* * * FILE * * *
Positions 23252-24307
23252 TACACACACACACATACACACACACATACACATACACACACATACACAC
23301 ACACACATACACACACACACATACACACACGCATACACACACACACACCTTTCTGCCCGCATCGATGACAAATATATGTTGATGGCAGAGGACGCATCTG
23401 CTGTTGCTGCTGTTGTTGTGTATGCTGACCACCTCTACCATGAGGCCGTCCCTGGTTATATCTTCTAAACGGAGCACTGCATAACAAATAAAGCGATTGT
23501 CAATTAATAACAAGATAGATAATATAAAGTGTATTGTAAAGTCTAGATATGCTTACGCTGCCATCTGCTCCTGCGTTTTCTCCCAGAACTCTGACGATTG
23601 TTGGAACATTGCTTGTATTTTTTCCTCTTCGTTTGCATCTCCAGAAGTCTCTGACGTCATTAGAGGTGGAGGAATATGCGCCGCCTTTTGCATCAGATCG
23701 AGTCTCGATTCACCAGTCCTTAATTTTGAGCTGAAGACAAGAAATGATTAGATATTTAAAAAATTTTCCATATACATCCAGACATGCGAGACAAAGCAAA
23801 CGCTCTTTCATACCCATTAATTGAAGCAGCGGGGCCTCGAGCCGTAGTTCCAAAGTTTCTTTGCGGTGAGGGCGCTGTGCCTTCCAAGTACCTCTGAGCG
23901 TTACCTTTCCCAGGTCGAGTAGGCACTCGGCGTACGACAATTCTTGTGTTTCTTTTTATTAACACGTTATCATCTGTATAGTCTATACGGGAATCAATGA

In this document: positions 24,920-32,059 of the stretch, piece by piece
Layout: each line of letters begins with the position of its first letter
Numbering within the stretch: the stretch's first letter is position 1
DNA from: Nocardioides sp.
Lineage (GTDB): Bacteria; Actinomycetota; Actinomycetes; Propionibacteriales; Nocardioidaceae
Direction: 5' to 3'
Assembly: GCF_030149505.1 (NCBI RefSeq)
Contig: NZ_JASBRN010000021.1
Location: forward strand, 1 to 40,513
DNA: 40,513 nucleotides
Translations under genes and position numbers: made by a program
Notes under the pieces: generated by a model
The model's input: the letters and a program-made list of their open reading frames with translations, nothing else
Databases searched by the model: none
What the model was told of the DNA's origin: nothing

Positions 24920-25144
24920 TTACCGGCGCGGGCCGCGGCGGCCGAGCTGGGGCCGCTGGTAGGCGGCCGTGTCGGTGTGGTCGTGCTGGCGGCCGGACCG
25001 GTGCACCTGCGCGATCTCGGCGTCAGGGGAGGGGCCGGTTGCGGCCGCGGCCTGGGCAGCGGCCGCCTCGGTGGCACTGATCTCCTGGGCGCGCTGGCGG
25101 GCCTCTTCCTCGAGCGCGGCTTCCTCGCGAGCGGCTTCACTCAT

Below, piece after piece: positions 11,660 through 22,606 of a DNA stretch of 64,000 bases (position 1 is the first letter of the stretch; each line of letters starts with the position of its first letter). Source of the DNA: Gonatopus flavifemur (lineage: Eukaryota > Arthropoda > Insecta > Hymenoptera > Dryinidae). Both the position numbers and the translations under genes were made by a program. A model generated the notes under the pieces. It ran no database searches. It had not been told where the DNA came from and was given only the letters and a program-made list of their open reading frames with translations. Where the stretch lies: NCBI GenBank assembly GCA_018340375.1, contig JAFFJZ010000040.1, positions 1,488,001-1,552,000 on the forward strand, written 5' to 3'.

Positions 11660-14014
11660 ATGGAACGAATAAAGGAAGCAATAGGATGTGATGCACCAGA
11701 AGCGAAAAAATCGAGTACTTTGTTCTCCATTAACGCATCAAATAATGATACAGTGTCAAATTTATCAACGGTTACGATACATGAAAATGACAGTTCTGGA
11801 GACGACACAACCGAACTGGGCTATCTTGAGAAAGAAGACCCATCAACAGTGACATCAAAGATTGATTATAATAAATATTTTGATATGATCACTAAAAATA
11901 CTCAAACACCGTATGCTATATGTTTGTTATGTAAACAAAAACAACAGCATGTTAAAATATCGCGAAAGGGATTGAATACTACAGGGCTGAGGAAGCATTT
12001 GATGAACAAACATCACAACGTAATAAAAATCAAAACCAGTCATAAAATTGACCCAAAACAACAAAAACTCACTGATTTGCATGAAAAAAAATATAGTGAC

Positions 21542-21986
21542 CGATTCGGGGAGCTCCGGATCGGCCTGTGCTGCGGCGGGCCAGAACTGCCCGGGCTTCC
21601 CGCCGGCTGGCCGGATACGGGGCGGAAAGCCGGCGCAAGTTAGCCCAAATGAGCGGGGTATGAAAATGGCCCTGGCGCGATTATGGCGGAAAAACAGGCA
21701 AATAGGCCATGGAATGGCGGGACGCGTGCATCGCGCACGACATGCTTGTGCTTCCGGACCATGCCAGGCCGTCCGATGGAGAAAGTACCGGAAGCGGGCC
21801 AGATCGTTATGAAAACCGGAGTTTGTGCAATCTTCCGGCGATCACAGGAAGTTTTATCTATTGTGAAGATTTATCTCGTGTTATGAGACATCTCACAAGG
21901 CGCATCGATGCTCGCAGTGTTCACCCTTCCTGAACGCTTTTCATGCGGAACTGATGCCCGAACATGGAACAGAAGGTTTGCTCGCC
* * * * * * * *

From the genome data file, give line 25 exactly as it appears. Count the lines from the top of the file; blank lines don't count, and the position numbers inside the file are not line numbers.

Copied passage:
Positions 24920-25144